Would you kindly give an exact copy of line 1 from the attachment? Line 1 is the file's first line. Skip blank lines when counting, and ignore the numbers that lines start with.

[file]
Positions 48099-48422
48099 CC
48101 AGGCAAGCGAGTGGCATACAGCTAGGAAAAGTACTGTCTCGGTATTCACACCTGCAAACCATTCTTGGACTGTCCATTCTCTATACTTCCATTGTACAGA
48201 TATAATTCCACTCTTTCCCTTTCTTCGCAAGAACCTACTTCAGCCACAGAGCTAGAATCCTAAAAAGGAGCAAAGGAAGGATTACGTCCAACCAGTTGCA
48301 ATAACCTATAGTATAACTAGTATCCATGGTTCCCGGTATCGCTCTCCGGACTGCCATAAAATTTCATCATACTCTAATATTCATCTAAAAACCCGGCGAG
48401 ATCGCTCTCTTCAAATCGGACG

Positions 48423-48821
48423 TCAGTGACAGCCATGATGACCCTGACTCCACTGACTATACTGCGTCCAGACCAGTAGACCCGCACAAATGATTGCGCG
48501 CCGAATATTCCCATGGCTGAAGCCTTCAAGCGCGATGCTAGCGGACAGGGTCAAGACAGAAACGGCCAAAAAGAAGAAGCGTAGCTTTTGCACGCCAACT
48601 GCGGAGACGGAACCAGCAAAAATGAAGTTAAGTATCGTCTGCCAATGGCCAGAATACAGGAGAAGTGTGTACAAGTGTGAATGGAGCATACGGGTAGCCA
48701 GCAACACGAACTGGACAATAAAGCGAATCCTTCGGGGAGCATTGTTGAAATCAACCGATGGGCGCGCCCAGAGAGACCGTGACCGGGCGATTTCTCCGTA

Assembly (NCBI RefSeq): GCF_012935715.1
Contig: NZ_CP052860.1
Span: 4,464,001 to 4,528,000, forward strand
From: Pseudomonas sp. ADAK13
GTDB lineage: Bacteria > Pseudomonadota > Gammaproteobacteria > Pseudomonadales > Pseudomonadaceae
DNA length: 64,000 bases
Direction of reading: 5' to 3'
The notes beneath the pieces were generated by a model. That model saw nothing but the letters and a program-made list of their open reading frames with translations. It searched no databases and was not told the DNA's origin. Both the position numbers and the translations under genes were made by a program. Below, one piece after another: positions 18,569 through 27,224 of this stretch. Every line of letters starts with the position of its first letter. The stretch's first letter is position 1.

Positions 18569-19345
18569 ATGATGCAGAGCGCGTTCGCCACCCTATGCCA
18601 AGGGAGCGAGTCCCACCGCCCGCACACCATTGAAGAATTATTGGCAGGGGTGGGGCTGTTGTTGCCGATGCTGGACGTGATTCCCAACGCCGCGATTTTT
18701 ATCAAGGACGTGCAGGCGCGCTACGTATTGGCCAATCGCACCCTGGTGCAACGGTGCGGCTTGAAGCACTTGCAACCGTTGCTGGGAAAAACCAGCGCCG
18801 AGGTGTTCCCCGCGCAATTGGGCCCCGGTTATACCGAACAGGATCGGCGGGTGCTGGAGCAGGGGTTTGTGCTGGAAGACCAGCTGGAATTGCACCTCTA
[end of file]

Positions 48099-48422